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Airlines navigate high travel demand, pilot shortages

Travelers also are feeling the impacts with higher prices to fly.

SEATAC, Wash. — Travelers and airlines are feeling the stress of the high demand for travel going into the summer.

Passengers say planes and airports are full as some airlines cut back on scheduled flights due to short staffing.

"We were delayed leaving and kind of delayed coming back with other flights getting delayed,” said Caitlyn Emge, who traveled from Palm Springs to Seattle. “So, I think it's just, people are back flying again.”

CNBC reports people spent $8.8 billion on domestic flights in March, as bookings rose 12%.

On Tuesday, Delta Airlines pilots are expected to picket at Sea-Tac Airport and demand improvements in scheduling following what the Air Line Pilots Association calls a rise in pilot fatigue. A spokesperson for Delta Airlines said the picket will not impact operations.

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In recent weeks, Alaska Airlines has been canceling flights and announced it's cutting some of its schedules because of the pilot shortage.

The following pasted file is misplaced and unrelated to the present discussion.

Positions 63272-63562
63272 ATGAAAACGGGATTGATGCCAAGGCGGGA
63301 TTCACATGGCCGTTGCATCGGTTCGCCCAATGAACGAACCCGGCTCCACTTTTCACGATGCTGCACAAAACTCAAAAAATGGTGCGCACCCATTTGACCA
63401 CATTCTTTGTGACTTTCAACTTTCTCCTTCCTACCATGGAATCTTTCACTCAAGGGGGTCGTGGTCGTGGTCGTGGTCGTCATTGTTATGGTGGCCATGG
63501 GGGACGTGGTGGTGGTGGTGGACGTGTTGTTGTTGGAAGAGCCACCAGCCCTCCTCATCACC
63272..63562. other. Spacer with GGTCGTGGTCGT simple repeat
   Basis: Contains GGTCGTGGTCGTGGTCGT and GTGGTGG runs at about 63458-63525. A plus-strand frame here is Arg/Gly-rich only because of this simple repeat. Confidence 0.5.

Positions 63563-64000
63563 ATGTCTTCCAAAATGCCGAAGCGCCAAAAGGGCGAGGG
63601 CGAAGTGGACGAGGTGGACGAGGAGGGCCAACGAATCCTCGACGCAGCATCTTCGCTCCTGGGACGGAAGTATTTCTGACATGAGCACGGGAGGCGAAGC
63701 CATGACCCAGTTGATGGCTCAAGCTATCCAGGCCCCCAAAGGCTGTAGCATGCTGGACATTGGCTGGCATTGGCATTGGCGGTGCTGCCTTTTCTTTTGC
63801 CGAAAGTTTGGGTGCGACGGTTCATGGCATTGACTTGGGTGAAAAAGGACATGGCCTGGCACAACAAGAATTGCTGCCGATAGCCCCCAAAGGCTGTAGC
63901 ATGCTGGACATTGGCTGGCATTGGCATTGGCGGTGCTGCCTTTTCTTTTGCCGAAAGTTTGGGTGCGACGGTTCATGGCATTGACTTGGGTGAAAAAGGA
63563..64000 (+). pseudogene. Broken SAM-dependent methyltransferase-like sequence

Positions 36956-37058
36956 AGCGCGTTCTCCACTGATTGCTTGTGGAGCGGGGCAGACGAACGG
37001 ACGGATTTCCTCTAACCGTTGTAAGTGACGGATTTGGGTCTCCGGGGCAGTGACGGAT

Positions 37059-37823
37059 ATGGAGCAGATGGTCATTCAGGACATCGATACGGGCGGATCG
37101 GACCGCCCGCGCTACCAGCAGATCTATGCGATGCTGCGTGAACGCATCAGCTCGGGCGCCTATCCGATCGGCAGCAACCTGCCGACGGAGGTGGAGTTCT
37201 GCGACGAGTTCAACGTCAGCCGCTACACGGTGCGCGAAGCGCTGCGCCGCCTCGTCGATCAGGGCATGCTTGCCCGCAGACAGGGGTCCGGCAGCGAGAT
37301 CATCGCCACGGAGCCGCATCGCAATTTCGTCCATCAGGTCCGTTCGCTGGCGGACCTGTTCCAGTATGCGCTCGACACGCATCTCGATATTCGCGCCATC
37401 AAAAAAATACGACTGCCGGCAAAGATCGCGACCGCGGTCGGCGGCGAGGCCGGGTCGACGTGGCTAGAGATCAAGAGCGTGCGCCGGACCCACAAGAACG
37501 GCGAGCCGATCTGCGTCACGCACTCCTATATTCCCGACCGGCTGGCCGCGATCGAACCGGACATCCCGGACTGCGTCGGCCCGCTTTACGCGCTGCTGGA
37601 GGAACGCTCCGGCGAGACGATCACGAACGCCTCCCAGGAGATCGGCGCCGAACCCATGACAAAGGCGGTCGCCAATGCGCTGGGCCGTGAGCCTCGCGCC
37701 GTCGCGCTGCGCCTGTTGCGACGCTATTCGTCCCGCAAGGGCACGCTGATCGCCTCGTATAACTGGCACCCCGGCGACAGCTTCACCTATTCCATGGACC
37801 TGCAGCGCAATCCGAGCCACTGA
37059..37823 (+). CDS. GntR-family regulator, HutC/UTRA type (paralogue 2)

"It was a little stressful wondering if our flight was going to get canceled and we wouldn't know when," said traveler Whitney Emge.

Demand is also driving up prices.

"It was pretty pricey," said traveler Mele Vaiomounga, who was flying from Fresno to see her sister in Seattle. "It was about maybe $1,110, which is weird because I'm used to seeing it like at least $500."

Vaiomounga said the flight stopped in three cities but was the most affordable option.

"I really care more so about family time,” said Vaiomounga. “So, it meant a lot for my sister being here too, and it was on my bucket list.”

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